(Phocoena sinus)
Mexico's only endemic marine mammal, the vaquita is a slender porpoise with distinctive dark rings around the eyes and mouth. It is the world's smallest and most endangered cetacean, and lives in the warm shallow coastal waters in the northern end of the Gulf of California. The vaquita is the only species of porpoise to live in such warm waters, and can uniquely tolerate large fluctuations in temperature. Although vaquita have never been hunted directly, populations are declining as a result of incidental mortality in fishing gear.A recent alarming study has shown that a mere 150 individuals remain. With current annual mortalities estimated at around 40 vaquitas per year, immediate action is required in order to save this species from extinction.
Urgent Conservation Actions
Eliminate bycatch, habitat protection, public awareness and education programmes, development of alternative fishing gear and sources of income for local fishing communities.
Upper Gulf of California, Mexico.
The vaquita is the only cetacean to show polydactyly (additional digits, in this case additional skeletal digits within the flipper) as a constant bilateral trait
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6th May 12
The vaquita porpoise (Phocoena sinus) is Mexico's only endemic marine mammal. Along with dolphins, porpoises belong to the superfamily Delphinoidea. Now ...  Read

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Evolutionary Distinctiveness
Order: Cetacea
Family: Phocoenidae
Porpoises (Phocoenidae), dolphins (Delphinidae), and the two species of Monodontidae (beluga and narwhal) together constitute the superfamily Delphinoidea. The delphinoids are thought to have originated sometime between 25 and 11 million years ago. Determining the phylogenetic relationships within this superfamily has proven difficult. Porpoises were originally classified in the same family as the dolphins, based on superficial similarities. However, they are now regarded as sufficiently distinct to warrant their own familial ranking, and recent studies indicate that porpoises share a more recent common ancestry with the white whales than either does with the dolphins. There are six living species of porpoise, in three genera: Neophocaena phocaenoides (finless porpoise), Phocoenoides dalli (Dall's porpoise), Phocoena dioptrica (spectacled porpoise), Phocoena phocoena (harbour porpoise), Phocoena spinipinnis (Burmeister's porpoise) and Phocoena sinus (vaquita). Recent molecular data suggest that there is a close relationship between P. spinipinnis and P. sinus.
Body length: 120-150 cm
Male: 128-145 cm
Female: 135-150 cm
Weight: approx. 55 kg
The vaquita is the world’s smallest and most endangered marine cetacean. Its skin is dark grey above, fading to pale grey or white below. Vaquitas have distinctive dark rings around the eyes and mouth, and a dark stripe from the chin to the base of the flipper. They are similar in size and shape to the harbour porpoise (Phocoena phocoena), although they are more slender and have relatively larger fins. These features are thought to increase the surface area of the porpoise’s body to facilitate heat dissipation in the warm waters it inhabits. Female vaquitas are slightly larger than males.
The species is thought to be primarily solitary. Individuals are generally seen travelling alone or in small groups of 1-3 individuals, although they are sometimes observed swimming in groups as large as ten. Like other porpoises, the vaquita uses sonar as a means of communicating and navigating through its habitat. It feeds primarily on teleost (bony) fish and squid which are found at or near the bottom of the sea. Individuals reach sexual maturity when they reach a length of approximately 1.3 m, between the ages of three and six years. Reproduction is seasonal, with a single young being born in March, after a gestation period of around 10-11 months. The interbirth period is thought to be around two years. The maximum observed age of this species is 21 years.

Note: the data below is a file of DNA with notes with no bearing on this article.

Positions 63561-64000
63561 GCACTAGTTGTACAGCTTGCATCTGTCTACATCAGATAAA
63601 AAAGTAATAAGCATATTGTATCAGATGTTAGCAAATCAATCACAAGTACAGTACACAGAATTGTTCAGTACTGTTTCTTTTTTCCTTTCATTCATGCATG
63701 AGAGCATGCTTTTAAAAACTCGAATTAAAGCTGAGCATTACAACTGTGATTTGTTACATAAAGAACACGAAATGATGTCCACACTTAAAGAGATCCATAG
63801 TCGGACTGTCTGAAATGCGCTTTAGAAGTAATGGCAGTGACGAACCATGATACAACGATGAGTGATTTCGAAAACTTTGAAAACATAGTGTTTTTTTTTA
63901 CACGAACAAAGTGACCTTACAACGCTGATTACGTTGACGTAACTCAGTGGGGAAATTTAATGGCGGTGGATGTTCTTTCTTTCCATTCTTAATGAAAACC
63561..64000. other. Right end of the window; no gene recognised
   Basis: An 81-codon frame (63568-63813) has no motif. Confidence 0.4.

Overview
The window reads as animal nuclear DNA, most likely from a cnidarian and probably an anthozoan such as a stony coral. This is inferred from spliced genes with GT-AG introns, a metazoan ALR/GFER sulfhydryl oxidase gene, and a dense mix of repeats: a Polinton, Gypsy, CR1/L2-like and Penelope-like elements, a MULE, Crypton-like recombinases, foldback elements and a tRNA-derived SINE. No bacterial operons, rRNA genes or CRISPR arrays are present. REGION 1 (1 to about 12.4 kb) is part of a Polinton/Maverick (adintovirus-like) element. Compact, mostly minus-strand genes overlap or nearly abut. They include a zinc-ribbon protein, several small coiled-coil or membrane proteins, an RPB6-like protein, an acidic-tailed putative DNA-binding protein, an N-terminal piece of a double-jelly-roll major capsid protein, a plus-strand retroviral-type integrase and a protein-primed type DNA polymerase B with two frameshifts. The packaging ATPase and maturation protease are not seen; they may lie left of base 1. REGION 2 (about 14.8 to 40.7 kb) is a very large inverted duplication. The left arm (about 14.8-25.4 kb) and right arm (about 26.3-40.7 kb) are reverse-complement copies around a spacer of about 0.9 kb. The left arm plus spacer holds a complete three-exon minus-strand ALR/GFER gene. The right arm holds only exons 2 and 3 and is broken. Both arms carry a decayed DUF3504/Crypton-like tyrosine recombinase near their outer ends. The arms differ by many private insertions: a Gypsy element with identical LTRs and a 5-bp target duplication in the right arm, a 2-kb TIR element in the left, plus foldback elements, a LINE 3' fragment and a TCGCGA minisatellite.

Lives in shallow, murky lagoons along the shoreline where there is strong tidal mixing, convection processes and high food availability. The species is rarely seen in waters deeper than 30 m. The water temperatures here fluctuate annually, ranging from 14°C in January to as high as 30°C in August. The vaquita is the only species of porpoise to live in such warm waters, and is unique in its ability to tolerate these large fluctuations in temperature.
This species has the most limited distribution of any marine cetacean. It is found only in shallow waters at the northern end of the Gulf of California, from Puertecitos, Baja California Norte, north and east to Puerto Peflasco, Sonora. It is most commonly found around the Colorado River delta. The distribution in the upper Gulf of California appears to be highly localised, with the highest densities offshore of San Felipe and Rocas Consag, and offshore of El Golfo de Santa Clara.
Population Estimate
In early 2007 the population was estimated to be around 150 individuals.
Population Trend
Classified as Critically Endangered (CR A4d;C2a(ii)) on the 2010 IUCN Red List of Threatened Species.
Vaquita are vulnerable because they are rare and have such a limited distribution. Although they have never been hunted directly, the population continues to decline, primarily as a result of incidental mortality in fishing gear. Vaquita frequently die in illegal gillnets set for the endangered totoaba fish (Totoaba macdonaldi), as well as in gillnets set for sharks, rays, mackerels, chano and shrimp, and occasionally in commercial shrimp trawls. When the animals become entangled in fishing nets they cannot surface to breathe, and therefore drown. It is estimated that between 39 and 84 individuals die in this way each year. Juveniles are particularly susceptible to entanglement in nets, and researchers are concerned that this will lead to a decrease in the number of reproductive adults in the population, leading to further and more rapid declines. The damming of the Colorado River in the United States has led to a decrease in freshwater input into the upper Gulf of California. The long-term consequences of this drastic habitat alternation on the vaquita are also matters of concern.